Les Francouvertes is an annual Canadian music festival held in Montreal, which spotlights emerging francophone musical artists. Previous winners that regular readers are probably aware of include La Patère Rose, Chloé Lacasse and last year’s winners Les Soeurs Boulay.

The 2013 finals were held last month and the resounding winners were the New (or Neaveau) Brunswick trio of Julie Aubé, Katrine Noël and Vivianne Roy, better known as Les Hay Babies.

No mean feat for a band that only formed some 18 months ago, primarily because the girls were sick and tired of competing against one another in numerous regional battle of the bands contests. Realising that three heads are better than one, the girls got together and formed Les Hay Babies at the back end of 2011.

On the back of some solid gigging in both their native Canada and the more enlightened (i.e. francophone) regions of Europe, the band last summer released their debut bilingual 6-track EP through their bandcamp webpage.

The band define themselves as Indie-Folk and the EP is a mix of both French and English language songs, all showcase the girls’ tight harmonies, ably backed by their guitar and ukulele… and banjo plucking (it’s country-folk, after al).

The opener, the plaintive sung-in-English “Horse on Fire”, neatly dovetails into the rasping “Chu pas une femme à marier”, both of which are great folk ballads, separated – or more likely united – by the differing languages. In fact the band switch seamlessly between French and English, often mid-song. It’s nice to hear that the girls askew moderating the French-Canadian accent and pronunciation (although this can present a few challenges!)

There’s more than a hint of Chantal Archambault and last year’s Francouvertes winners (and blog favourites) Les Soeurs Boulay, especially on the plaintive “Obsédée” and whistful “Le bear song.”

The band remain truer to their country-folk roots than some of the compatriots, which may make this EP harder to warm to. Stick with it as it is well worth the effort and appreciate the girls’ vocal harmonisation and finally crafted and beautifully sympathetic songs.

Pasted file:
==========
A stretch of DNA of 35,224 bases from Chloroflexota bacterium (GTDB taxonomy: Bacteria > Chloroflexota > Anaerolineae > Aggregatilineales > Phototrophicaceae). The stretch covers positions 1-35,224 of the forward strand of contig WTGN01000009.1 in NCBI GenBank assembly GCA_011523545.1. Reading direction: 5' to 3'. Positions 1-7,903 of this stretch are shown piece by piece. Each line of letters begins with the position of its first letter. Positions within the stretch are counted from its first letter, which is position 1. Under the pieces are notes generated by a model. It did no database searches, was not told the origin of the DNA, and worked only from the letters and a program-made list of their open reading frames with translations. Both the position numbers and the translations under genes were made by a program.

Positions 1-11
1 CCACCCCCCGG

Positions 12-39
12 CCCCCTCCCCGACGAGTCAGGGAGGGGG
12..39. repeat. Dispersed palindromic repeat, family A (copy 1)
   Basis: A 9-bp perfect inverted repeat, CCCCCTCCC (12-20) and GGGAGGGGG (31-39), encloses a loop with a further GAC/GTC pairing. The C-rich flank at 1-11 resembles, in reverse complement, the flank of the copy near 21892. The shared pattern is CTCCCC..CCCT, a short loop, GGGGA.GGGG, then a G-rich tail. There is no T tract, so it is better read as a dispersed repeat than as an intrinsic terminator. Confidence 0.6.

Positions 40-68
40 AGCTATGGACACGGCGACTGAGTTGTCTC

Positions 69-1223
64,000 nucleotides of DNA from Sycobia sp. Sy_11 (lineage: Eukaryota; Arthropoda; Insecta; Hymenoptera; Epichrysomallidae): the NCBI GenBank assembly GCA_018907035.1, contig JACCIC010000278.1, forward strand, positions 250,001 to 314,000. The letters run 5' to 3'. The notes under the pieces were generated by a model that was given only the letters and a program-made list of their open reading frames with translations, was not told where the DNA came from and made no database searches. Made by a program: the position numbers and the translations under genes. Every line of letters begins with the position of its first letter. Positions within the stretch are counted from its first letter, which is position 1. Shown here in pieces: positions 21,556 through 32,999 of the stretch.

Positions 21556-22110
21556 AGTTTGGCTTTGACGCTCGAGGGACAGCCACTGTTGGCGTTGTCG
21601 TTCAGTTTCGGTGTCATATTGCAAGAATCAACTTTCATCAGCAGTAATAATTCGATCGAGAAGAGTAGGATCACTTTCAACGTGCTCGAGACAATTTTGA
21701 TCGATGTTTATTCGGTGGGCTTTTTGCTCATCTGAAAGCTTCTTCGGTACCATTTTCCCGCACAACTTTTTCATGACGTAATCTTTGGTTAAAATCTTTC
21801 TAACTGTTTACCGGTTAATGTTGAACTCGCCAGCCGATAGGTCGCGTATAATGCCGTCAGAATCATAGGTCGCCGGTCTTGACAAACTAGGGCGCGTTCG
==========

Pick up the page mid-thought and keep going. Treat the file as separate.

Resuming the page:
Amongst the prizes, as winners of the Francouvertes, the girls win some quality recording time an distribution of the resulting album. Hopefully this should be available later this year or early 2014…

(Thanks for this guestpost, Steve!)

Written by guuzbourg

French girls, singing. No, sighing. Making me sigh. Ah.

This article has 6 comments

  1. Pingback: » Hay Babies!

  2. Sky

    “Fainali, xen, aafte sam 20 iers ov orxogrefkl riform, wi wud hev a lojikl, kohirnt speling in ius xrewawt xe Ingliy-spiking werld.”
    ― Mark Twain

  3. SteveinSoCal

    Hi Natasha, typos are the bane of my life! Seriously thougj, thanks for the Wiki link, which goes some way as to why the band’s between song patter at the Francouvertes and their song lyrics were scattered with English. As for the New / Nouveau – I’d pulled some background off of the bands website (in FR – hence Nouveau Brunswick), but I take your point. Then again, does this mean I need to write “Marseilles” rather than “Marseille”?

  4. Theo

    Nice! (Because of where they’re from) is this the more archaic Acadian French of New Brunswick than the joual you hear in Quebec?